This is the introitus at mass for the Second Sunday of Advent. Populus Sion, ecce Dominus veniet ad salvandas gentes: et auditam faciet Dominus gloriam vocis suæ in lætitia cordis vestri. (Ps. 79, 2) Qui regis Israel, intende: qui deducis, velut ovem, Joseph. (V) Gloria Patri, et Filio, et Spiritui Sancto. Sicut erat in principio, et nunc, et semper, et in sæcula sæculorum. Amen. (mais…)
I am starting a series of posts of motets for the Advent and Christmas. The first one is for the first sunday in Advent, Ad te levavi animam meam. The version presented here is from Giovanni Pierluigi da Palestrina, taken from the Ofertoria totius anni (Rome, 1583), for five voices. (mais…)
Parmi ses multiples trésors, la Cathédrale d’Oaxaca possède dans ses archives le fameux manuscrit musical de Gaspar Fernandes, ainsi que nombre d’œuvres du compositeur Manuel de Sumaya qui y termina sa vie en 1756, après avoir été le plus prestigieux maître de chapelle de la Cathédrale métropolitaine de Mexico.
Bien qu’un siècle les sépare, Gabriel Garrido a voulu réunir ces deux grands compositeurs néo-hispaniques dans cet enregistrement qui témoigne de la vitalité de la création musicale sacrée en Nouvelle-Espagne. (mais…)
25 de Novembro de 2012 | 17:00 | Auditório Viana da Motta (Escola Sup. de Música de Lisboa)
Concerto, Lançamento-surpresa e assinatura de protocolo mpmp/ESML (mais…)
Photo taken after the final concert (7 October) with Peter Philips, The Tallis Scholars’s director and one of the directors with whom I worked in the International Workshop “Évora Cathedral Music School”, promoted by Eborae Musica. For me this is a rare opportunity of four days of intensive work on Portuguese polyphony with some of the most renowned conductors of this kind of music. This year we did Duarte Lobo’s double-choir Missa Cantate Domino. Fantastic days!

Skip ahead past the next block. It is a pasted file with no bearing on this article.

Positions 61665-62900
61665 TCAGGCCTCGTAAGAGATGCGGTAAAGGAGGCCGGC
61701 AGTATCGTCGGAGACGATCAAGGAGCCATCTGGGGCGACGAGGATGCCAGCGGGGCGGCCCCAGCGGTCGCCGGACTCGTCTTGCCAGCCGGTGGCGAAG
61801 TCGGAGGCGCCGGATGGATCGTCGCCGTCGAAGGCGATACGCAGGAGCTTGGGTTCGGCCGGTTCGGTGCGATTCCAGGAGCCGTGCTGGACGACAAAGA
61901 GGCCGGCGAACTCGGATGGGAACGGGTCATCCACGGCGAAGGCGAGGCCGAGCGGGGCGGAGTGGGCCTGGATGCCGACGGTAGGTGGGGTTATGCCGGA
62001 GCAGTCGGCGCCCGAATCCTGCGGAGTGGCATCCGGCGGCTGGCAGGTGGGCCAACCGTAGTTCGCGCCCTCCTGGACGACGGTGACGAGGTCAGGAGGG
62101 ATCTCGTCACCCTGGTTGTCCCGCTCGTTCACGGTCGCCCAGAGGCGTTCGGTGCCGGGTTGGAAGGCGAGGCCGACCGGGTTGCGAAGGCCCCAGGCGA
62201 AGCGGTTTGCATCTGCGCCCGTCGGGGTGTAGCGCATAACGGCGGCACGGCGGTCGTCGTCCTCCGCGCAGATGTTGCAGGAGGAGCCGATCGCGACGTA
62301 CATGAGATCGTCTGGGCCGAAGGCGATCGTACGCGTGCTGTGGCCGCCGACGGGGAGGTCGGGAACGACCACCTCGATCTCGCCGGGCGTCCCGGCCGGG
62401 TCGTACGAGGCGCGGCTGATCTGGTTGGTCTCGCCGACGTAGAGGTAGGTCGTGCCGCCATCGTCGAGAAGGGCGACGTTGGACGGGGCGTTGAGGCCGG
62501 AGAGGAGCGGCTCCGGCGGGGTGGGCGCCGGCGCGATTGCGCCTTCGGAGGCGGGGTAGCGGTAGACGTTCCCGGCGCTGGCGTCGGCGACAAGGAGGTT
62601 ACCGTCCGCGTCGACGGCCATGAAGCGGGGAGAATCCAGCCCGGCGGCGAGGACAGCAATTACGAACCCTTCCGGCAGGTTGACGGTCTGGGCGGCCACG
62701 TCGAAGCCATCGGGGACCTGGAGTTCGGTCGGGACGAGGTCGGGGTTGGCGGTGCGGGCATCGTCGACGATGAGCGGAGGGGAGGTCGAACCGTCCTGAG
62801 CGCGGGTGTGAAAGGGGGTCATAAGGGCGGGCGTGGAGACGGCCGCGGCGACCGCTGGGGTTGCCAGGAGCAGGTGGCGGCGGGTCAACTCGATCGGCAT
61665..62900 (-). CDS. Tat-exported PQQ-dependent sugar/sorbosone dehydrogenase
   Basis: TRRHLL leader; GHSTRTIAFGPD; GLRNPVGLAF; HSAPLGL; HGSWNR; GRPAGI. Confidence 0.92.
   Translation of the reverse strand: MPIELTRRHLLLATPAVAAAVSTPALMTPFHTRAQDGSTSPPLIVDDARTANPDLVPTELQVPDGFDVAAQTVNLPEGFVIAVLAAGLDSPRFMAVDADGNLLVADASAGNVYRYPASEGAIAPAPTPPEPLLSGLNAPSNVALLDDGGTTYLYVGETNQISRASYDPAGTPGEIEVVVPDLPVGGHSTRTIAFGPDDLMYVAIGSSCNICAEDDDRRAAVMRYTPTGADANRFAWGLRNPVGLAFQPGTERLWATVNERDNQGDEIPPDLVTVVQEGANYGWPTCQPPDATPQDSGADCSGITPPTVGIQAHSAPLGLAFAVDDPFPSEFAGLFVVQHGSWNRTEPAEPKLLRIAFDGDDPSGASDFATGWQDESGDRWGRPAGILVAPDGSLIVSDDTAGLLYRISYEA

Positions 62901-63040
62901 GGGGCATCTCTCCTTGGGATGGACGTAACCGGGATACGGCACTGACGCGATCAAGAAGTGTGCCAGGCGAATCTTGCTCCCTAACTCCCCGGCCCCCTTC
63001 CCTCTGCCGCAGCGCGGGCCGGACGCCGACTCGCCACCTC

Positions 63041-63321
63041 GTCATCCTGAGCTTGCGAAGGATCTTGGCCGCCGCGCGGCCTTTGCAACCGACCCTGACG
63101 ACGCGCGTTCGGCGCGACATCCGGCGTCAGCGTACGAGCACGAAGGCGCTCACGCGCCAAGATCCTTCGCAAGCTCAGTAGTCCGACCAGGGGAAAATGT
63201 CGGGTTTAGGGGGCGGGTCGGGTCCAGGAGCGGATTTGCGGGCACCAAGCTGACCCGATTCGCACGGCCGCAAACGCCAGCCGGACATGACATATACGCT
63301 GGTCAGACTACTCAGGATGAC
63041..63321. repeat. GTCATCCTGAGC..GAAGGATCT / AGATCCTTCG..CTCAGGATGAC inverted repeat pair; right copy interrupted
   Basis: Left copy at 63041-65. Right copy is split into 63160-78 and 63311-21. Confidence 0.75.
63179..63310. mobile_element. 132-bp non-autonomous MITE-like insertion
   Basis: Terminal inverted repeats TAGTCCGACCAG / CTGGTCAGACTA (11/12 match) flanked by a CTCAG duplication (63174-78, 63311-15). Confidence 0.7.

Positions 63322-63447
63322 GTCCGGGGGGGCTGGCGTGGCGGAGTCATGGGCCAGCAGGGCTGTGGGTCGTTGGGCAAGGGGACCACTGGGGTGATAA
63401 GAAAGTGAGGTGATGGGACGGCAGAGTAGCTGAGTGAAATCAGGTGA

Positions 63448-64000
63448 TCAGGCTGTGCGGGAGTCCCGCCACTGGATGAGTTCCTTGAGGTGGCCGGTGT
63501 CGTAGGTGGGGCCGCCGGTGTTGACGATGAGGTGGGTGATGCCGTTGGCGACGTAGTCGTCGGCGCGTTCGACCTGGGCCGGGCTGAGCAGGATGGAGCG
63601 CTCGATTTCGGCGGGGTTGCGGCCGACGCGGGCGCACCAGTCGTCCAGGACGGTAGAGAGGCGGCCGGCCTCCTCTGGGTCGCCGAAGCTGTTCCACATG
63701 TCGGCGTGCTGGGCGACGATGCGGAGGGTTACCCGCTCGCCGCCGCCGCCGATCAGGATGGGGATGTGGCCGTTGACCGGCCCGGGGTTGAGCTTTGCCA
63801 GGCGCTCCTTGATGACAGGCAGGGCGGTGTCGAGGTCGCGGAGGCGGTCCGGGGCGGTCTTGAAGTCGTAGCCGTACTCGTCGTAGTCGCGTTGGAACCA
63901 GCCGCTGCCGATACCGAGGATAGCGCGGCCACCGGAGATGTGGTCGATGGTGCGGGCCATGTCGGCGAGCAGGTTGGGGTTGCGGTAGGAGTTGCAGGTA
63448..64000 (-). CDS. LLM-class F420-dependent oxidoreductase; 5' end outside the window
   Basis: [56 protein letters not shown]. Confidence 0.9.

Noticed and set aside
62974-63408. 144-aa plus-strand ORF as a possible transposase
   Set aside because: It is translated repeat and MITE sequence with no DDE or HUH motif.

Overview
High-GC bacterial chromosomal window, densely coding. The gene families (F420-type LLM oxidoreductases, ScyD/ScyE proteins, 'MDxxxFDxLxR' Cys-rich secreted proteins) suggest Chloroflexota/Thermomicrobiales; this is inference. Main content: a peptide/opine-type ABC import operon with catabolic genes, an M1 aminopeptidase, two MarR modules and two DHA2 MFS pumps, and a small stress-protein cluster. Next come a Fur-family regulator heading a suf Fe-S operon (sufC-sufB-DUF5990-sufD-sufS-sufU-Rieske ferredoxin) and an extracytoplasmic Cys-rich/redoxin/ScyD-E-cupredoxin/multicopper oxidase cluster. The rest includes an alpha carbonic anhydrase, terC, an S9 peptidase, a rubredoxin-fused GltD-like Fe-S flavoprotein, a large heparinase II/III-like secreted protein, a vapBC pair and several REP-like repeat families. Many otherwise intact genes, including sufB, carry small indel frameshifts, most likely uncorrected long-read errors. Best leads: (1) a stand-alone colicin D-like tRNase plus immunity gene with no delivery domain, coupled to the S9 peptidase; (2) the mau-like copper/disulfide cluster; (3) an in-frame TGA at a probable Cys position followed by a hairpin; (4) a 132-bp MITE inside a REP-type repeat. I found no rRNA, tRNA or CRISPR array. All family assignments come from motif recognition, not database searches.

A musical suggestion for today, Feast of All Saints. Tomás Luis de Victoria bring us a fine example from his musical output: the four-voice motet O Quam Gloriosum. This motet has the indication In Omnium Sanctorum (for All Saints) and was published in the Book of motets of 1572 and republished in 1583, 1585, 1589 and 1603, showing that it was a very popular work. Based on this motet, Victoria wrote later a parody mass also for four voices. (mais…)
Vicente Lusitano was a Portuguese musician and theorist who lived in Italy and later converted himself to Protestantism.
The motet Heu Me Domine, for four voices, is at first sight an alien work to the general characteristics of 16th-century stile antico motet writing. But one must first comprehend the theoretical situation of Lusitano in Italy in order to understand how this “audacious” piece works. This motet appears as an appendix to one of the manuscript copies of Vicente Lusitano’s treatise